The Adelaide Plains wine region is situated just 18 miles north of Adelaide amongst the market gardens and rose farms of Virginia and Angle Vale.
The Plains are bounded by the city of Adelaide in the south; the cooler climate Mount Lofty Ranges/Adelaide Hills in the east, the Barossa to the north, and the Gulf of Saint Vincent to the west, creates a maritime Mediterranean climate that ensures hot summers with cooling afternoon sea breezes, and mild, wet winters.
For many reasons, the Adelaide Plains have often been overlooked as a wine region in its own right. For many years (and still today) much of the fruit from here is schlepped down to the Barossa or McLaren Vale to be blended with other fruit for many of the larger companies 'regional blends.' That is not to say there is not great quality fruit here...in fact it is the opposite. The fruit for the original Penfolds Grange Hermitage was grown in the Adelaide Plains in the 1950s. The Adelaide Plains is home to many of Australia's oldest vines and a vast array of Italian varietals. Why Italian varietals?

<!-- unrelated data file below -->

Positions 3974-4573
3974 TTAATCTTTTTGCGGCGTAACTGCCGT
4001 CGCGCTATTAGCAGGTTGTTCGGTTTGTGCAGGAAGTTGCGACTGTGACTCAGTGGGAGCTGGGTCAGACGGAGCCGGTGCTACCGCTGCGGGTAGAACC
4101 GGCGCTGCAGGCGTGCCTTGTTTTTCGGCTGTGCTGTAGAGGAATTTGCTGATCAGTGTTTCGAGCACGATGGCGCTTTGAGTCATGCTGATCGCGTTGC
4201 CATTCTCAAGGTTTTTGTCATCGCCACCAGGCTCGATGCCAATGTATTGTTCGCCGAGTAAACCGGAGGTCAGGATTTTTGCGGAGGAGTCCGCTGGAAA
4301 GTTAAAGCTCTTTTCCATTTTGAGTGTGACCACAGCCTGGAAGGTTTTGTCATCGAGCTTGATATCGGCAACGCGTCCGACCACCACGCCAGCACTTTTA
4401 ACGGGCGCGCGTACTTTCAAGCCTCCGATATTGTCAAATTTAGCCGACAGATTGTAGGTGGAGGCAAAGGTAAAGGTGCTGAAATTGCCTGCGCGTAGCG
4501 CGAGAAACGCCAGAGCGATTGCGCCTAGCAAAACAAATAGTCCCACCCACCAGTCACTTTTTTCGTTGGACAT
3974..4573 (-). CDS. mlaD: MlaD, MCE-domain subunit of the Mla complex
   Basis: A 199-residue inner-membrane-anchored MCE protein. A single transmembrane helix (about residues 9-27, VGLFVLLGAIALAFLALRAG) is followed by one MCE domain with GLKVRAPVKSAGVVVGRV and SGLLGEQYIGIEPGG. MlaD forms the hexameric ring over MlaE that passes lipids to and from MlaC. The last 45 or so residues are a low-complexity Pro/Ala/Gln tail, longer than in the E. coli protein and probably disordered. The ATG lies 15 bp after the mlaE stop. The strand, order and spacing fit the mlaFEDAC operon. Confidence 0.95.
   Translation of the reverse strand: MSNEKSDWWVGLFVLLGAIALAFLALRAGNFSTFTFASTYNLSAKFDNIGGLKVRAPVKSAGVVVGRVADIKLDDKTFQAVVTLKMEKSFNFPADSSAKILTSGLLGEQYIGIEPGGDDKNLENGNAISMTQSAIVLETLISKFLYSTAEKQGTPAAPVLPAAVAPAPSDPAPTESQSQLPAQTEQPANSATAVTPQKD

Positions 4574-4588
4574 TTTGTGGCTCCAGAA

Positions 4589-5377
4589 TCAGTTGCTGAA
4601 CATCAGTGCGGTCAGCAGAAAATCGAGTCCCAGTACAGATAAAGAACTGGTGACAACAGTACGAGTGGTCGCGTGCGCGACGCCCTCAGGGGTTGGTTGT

Migrants came mostly from Italy to the northern plains of Adelaide. Many European migrants lived in the region and ran the market gardens, and the Italian settlers owned most of the vineyards. In the 1970s, these pioneers began to make and label their own wine, and sell on to distributors (both domestic and international), and set up cellar doors.
This is a very warm district, and the dry heat proves resistant to the pests and diseases that cause grief in other regions. The low annual rainfall of 17.3 inches means the vignerons must irrigate to ensure the fruit will ripen without raisining too early. The flat plains lie at 220 feet above sea level and consist of red-brown sandy-loam and alkaline subsoils over a limestone bed, typical of South Australia and much of South-Eastern Australia, and ideal for grape growing.